The autograph hunters had caught Greg.

“Go get him, son.”

Trent knew what his dad meant, and hesitated. Cruel, but to beat Greg Allison at Bathurst, he needed every possible advantage. And Trent wanted that monkey off his back so badly it hurt.

He strode down pit lane, calling to the fans. “Got anything for me?”

A short, tubby kid broke away first. A couple of older boys pushed past him and more girls until Greg Allison was all on his own, scowling with a fist clenched around a biro.

Got him!

The older lads bumped the little one out of the way. “Sign my program, Trent.”

“Course, mate.” 

Trent winked at the lad hopping to get a view around the autograph hunters crowding him out. “Nice hat.”

The boy grabbed at his Trackways Autosport replica driver’s cap.

“Want me to sign it?” 

The kid nodded, jaw dropping.

“Give it here then, mate.” Trent eased a teenage girl one way and a middle-aged guy the other. “Make a bit of space for him, eh? What’s your name?”

The boy gawked.

A lady in the background called out, “Andy. His name’s Andy.” 

His mum? Trent gave her a smile and took Andy’s cap.

“Here you go.” Trent paused with his borrowed felt tip hovering over the peak. “Hang on. These replicas are good, but the real thing’s better, don’t you think?”

Andy was too stunned to answer. Trent took his wide-eyed astonishment for agreement and whipped off his own cap. He scrawled ‘to my good mate, Andy, Trent Deacon,’ popped it on Andy’s head and handed back the replica. “There you go.”

While Trent frantically signed everything shoved under his nose, Andy raced to his mum and Greg Allison stalked into his pit.

A flash of honey-coloured hair caught his eye. Sara, emerging from the Trackways garage, glancing after Allison then searing Trent with a glare.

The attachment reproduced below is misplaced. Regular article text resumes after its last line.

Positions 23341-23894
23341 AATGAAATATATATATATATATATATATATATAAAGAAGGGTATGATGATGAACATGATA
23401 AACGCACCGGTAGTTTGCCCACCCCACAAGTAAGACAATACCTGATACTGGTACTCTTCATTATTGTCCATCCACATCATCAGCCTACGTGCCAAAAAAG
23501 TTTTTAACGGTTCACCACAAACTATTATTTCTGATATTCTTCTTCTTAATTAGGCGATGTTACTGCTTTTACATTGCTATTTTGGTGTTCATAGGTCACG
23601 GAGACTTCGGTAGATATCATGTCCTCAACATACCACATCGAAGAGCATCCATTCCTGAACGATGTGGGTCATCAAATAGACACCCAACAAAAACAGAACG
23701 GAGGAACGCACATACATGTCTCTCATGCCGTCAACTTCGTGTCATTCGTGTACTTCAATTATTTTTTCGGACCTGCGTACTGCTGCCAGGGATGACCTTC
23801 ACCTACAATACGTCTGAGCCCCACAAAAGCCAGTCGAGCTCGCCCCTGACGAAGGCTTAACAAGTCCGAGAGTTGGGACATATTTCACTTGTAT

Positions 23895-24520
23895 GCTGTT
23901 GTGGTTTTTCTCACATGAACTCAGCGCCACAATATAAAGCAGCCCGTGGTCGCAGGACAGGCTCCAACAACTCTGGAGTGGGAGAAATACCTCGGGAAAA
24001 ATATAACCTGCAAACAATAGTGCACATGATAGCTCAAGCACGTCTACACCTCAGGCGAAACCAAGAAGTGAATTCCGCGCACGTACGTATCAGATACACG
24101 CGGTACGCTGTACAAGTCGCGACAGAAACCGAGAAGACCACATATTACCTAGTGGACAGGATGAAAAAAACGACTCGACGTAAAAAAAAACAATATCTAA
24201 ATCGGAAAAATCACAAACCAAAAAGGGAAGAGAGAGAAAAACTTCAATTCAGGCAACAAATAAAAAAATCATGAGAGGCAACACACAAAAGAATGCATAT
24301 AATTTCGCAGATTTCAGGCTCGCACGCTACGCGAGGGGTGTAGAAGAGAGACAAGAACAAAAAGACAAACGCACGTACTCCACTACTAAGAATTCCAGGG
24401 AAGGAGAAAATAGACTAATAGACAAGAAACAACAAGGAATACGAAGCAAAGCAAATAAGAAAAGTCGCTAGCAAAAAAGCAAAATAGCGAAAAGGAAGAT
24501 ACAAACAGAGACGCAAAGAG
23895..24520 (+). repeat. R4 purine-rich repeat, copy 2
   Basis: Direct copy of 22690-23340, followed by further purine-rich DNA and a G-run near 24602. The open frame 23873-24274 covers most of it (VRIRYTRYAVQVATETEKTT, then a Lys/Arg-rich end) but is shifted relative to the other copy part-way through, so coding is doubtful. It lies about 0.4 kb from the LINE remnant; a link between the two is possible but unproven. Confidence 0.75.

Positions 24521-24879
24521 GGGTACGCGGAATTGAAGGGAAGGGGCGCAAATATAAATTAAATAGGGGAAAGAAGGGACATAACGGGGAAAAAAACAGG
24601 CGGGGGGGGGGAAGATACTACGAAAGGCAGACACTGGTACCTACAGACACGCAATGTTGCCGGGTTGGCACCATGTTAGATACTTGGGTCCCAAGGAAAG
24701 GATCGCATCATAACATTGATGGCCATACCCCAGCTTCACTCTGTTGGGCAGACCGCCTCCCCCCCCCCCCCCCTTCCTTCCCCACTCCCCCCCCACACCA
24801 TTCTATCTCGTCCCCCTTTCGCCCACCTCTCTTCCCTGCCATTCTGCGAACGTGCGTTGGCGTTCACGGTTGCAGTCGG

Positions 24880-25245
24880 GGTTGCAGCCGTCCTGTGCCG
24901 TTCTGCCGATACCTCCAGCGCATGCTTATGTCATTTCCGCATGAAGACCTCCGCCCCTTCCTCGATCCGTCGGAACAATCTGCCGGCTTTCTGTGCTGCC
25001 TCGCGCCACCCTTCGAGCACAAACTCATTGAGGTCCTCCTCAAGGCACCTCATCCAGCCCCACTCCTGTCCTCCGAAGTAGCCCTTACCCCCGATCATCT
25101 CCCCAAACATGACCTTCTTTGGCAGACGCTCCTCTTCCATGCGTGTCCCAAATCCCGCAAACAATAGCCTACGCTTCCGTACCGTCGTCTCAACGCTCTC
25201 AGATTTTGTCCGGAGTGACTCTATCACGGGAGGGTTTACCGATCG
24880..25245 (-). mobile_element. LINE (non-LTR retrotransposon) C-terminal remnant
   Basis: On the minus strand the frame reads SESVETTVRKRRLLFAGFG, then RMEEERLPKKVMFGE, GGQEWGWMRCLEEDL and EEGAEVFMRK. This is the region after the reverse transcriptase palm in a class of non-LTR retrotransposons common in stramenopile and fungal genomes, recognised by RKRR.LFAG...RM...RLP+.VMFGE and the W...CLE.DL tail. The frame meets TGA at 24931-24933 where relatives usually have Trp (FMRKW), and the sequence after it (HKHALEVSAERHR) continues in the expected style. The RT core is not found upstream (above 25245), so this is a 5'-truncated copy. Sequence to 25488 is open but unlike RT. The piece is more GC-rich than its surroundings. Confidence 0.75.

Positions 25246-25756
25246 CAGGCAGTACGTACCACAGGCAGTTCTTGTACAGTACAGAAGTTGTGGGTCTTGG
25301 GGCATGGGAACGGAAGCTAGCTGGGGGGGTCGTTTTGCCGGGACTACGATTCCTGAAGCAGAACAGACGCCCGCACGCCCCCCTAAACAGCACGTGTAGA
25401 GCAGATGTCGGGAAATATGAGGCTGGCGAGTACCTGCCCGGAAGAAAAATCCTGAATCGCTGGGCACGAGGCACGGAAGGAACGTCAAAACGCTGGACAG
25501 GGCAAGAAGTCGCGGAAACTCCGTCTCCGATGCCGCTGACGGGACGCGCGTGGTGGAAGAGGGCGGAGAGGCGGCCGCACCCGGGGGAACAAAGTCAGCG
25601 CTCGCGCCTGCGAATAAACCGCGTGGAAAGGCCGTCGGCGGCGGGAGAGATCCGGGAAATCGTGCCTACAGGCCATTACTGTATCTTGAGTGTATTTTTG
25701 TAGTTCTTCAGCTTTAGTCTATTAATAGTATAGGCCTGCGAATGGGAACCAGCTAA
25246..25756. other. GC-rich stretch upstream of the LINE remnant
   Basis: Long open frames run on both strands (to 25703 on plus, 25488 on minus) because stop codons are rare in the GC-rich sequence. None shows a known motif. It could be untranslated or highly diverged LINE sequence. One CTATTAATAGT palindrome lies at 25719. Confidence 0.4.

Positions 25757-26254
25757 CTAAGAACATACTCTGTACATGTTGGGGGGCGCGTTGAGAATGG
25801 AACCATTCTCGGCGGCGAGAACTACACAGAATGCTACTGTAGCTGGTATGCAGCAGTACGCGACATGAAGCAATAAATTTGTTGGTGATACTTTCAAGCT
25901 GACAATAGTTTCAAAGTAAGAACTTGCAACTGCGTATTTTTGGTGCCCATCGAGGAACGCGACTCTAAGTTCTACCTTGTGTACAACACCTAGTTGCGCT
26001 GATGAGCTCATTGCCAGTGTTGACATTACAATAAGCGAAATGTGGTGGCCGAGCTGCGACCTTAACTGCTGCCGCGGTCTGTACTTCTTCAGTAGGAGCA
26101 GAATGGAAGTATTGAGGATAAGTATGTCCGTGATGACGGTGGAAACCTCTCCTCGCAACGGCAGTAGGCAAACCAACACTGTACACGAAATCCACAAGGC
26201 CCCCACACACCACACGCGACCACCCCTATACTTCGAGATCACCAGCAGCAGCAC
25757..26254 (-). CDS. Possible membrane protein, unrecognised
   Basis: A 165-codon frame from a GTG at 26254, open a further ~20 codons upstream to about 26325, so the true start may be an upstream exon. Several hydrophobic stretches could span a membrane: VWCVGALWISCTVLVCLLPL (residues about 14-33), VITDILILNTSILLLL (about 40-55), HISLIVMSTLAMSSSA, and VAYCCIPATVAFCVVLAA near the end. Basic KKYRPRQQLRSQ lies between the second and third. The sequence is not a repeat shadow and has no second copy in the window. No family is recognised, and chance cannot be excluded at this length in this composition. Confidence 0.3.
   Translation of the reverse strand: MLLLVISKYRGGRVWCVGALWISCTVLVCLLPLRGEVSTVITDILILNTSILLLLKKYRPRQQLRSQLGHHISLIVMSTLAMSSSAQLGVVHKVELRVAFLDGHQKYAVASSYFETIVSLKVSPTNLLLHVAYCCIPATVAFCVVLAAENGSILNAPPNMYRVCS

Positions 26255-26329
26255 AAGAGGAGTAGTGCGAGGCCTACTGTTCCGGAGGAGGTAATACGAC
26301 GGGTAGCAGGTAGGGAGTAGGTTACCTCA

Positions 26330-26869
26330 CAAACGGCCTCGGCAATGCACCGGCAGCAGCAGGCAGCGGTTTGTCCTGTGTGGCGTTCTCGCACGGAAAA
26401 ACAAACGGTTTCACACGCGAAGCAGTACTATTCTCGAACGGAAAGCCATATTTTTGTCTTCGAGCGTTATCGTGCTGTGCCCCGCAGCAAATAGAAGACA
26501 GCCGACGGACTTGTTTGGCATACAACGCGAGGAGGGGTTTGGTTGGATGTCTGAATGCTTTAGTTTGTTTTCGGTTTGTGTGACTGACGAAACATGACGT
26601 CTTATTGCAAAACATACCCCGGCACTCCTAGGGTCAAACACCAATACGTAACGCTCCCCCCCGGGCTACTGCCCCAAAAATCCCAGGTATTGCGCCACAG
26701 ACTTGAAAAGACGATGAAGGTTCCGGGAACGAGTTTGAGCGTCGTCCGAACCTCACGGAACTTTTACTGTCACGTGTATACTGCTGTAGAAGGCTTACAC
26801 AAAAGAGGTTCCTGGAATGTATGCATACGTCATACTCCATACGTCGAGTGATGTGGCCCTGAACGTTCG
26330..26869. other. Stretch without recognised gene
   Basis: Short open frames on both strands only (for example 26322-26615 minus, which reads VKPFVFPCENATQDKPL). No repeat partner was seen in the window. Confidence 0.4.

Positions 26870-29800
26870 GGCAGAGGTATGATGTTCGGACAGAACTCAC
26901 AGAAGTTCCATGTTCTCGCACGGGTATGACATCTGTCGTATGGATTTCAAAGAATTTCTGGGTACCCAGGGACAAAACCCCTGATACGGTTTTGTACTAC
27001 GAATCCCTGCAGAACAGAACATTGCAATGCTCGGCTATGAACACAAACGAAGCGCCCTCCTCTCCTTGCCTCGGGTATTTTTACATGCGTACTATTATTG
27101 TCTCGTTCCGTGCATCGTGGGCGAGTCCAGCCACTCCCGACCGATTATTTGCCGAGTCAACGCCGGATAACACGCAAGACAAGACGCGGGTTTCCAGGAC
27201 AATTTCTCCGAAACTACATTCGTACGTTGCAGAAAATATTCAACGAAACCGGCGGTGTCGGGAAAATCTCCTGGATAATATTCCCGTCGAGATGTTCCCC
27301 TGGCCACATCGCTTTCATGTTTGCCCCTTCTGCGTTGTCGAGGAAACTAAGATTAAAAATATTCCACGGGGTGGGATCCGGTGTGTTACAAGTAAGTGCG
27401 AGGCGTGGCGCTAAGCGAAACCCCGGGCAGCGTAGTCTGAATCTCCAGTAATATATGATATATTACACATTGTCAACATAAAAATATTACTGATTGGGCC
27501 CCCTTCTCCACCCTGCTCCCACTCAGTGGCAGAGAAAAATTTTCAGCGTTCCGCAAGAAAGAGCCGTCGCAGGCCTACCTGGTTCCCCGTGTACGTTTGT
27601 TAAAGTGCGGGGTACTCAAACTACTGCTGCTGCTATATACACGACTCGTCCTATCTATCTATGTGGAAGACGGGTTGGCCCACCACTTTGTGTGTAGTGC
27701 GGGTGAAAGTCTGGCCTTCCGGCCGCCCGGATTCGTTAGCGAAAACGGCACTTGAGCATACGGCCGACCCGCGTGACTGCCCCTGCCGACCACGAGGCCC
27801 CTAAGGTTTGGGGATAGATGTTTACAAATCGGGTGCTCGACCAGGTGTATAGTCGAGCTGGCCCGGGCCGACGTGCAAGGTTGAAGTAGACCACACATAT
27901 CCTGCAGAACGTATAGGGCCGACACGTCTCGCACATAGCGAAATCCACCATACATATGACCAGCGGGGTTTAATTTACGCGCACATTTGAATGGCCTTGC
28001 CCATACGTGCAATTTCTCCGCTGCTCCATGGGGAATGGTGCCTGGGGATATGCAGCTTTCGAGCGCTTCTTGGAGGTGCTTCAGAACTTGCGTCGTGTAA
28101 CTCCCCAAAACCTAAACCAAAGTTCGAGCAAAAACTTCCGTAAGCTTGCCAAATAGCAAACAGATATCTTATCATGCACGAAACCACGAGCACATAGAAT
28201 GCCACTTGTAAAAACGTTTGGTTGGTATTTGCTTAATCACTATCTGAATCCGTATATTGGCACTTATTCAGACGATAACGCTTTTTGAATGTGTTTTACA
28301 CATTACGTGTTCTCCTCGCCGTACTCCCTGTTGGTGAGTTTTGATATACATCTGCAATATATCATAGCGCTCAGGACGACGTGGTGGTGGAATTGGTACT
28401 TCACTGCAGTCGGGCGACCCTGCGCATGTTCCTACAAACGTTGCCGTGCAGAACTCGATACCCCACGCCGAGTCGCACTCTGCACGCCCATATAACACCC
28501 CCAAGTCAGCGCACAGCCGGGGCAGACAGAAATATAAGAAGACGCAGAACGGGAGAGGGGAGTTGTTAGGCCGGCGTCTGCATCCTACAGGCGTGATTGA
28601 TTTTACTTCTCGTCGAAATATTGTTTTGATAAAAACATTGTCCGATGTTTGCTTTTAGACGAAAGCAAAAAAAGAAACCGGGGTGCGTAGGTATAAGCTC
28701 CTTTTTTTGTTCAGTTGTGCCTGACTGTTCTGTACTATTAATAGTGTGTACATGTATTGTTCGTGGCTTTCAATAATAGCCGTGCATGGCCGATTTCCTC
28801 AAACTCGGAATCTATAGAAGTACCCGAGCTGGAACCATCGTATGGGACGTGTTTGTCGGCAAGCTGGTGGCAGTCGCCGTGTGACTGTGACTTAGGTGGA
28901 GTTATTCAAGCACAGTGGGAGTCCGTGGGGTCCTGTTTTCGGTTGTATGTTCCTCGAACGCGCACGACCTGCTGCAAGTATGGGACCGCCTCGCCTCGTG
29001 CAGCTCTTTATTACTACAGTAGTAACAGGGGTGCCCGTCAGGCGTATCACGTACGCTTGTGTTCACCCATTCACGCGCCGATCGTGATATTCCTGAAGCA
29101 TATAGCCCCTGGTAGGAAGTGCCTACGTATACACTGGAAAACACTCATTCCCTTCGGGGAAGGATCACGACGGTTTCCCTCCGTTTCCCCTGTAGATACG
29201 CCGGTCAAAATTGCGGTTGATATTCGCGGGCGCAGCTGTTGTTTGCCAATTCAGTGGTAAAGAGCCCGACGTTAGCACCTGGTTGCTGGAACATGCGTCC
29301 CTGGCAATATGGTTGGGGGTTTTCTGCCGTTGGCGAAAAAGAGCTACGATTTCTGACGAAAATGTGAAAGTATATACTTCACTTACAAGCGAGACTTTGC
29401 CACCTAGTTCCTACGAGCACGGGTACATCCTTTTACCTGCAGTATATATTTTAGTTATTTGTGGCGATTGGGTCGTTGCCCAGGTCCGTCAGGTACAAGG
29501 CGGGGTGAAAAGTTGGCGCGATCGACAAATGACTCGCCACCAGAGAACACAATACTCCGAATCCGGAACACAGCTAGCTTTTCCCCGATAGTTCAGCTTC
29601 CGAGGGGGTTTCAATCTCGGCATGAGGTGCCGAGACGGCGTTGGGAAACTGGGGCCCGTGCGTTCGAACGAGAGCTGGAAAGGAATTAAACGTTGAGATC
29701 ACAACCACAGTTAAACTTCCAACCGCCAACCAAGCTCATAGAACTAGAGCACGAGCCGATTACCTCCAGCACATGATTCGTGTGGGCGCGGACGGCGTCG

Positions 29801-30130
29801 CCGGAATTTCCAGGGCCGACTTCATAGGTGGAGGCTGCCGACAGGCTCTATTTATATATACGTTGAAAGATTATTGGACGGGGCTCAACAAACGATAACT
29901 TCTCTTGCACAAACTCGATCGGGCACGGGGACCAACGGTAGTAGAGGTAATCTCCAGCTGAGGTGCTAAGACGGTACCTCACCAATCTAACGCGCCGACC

She’d regained her poise… and her temper. Had she fixed her makeup?

An evil urge gripped Trent.

“Sorry, guys. Thanks everyone. I’ve got to go.” He waved the fans away and strode to Sara. He flipped a thumb over his shoulder. “There you are! Everyone’s looking for you. They need us to do it again.”

She slumped against the wall, colour draining from her face. “You’re kidding.”

Trent wrung his hands. “No. The tapes buggered. But it’s okay. They’ll open another slot for us.”

“Shit.” She closed her eyes and clenched both fists.

“Are you good?” Trent asked. “The boys are just filling the car. We’ll need to get moving.”

She looked away, drew in a long shuddering breath. “I can do this,” she told the horizon, then turned to Trent, squaring her shoulders. “Okay.”

The boofhead in him yearned to keep it going, but he couldn’t. Her hands were shaking. Her eyes were haunted. 

And a belly laugh was brewing in his chest. 

He let his best cheeky monkey grin break out. “Got ya!”

“What?” she spat it out.

“Got ya. The tapes fine. As far as I know. Want me to check?”

“No.” She hissed. “Bastard.”

The laughter spluttered out.

She raised a hand.

Trent danced out of range.

“Asshole. You know I was terrified, don’t you?”

“Yep. You’re gorgeous when you’re angry.” He reached for her cheek.

Trent wouldn’t have touched her, but she jumped back anyway, and thudded against the garage wall with an, ‘oomph’.

“When your colours up, and you should see your eyes.”

Her mouth set in a thin line. “You’re a pig. I saw what you did to Greg Allison.”

“Aaah.” Trent let his chin drop. He’d rather she hadn’t.

“Why would you do that?”

Trent’s turn to study the horizon. Because Dad told me to. Some truth in that, but a feeble excuse. Which made it worse. He let out a breath. “Because I can. Because I have to.”

“What? Crap!”

“No.” He swung back. This had to be said eye-to-eye, but her intensity startled him, opened something raw in his belly and the whole truth slipped out. “He’s faster than me.”


Her brow furrowed. She shook her head, rustling skinny, silver earrings, and his throat went dry.

Icily attractive as the hard-nosed reporter staring him down. Hopelessly endearing in a mess after the lap, but devastating up close, demanding his attention.

What happened? He felt like he’d seen her in all her modes, and wanted to know every one a whole lot better.